Tricor Homes is asking the City to rezone a 45-acre lot in order to build The Village of Eagle Ford. Some neighbors say they have concerns about the housing plan.
A proposed housing development planned for an area in far West Dallas has some neighbors concerned and asking questions.
Representatives from Tricor Homes held a meeting with residents from three neighborhood associations on Thursday. That meeting was held on the basketball court outside Jaycee Zaragoza Recreation Center, with chairs spaced apart for social distancing.
Joel Thomas, director of development for Tricor Homes, led the meeting. He says the project is called The Village at Eagle Ford.
Thomas explained the developers are working to rezone a 45-acre site at the northwest corner of Gallagher Street and Iroquois Street from light industrial to clustered homes. The group told neighbors they want to build about 300 one-story homes that will blend with the existing neighborhood. Thomas said the homes would be farm-style modern structures.
“We definitely need to see how we can get this possible development to be more signature to the community,” said Raul Reyes, president of the neighborhood association coalition West Dallas One.
The developer’s representative told the neighbors only about 15 to 17 of the homes would be for sale. The majority of the homes would be rentals.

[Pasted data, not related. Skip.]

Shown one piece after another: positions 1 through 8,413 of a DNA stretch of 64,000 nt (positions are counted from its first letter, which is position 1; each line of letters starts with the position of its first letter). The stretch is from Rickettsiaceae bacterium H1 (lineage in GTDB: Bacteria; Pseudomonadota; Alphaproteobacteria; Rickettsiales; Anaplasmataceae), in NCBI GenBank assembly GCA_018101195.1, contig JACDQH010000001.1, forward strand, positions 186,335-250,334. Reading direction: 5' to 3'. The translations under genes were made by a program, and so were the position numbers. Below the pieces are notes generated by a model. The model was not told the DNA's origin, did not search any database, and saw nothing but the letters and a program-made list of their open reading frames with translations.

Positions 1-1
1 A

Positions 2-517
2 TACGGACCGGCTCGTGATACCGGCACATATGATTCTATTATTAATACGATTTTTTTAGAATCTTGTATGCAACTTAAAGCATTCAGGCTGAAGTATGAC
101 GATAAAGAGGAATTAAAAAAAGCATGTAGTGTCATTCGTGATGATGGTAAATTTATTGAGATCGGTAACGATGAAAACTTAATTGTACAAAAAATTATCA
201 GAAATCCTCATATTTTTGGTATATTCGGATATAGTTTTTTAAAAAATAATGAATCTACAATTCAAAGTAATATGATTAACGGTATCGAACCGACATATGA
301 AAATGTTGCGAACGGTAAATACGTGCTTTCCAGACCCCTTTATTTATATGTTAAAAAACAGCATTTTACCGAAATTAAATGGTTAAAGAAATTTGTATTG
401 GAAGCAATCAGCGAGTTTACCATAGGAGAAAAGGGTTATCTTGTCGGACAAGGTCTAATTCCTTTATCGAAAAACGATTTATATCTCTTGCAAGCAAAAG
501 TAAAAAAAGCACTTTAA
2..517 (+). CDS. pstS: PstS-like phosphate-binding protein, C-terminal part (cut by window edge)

Tricor Homes’ website describes it as the premier national build-to-rent builder for turnkey single-family and horizontal apartment communities.
Henry R. Martinez, Jr. is president of the Ledbetter Neighborhood Association. He is among those neighbors on the fence about the proposed housing development.
“This is an historic community. People are not used to other developers coming in and taking over,” said Martinez.
Several neighbors are voicing concern about the aesthetics, access and potential pricing.
“The bottom line for us, is that we need affordable housing, and we still need home ownership to address some of the issues,” said Reyes.
Others said they are also worried about gentrification and the possibility of being pushed out. They are trends residents claim they have seen happen to families in other areas of West Dallas under re-development.
“We’re being sandwiched between Trinity Groves, and now this,” said Martinez.
Neighbors say they will continue discussing the rezoning and project plans with the developer and their city councilman.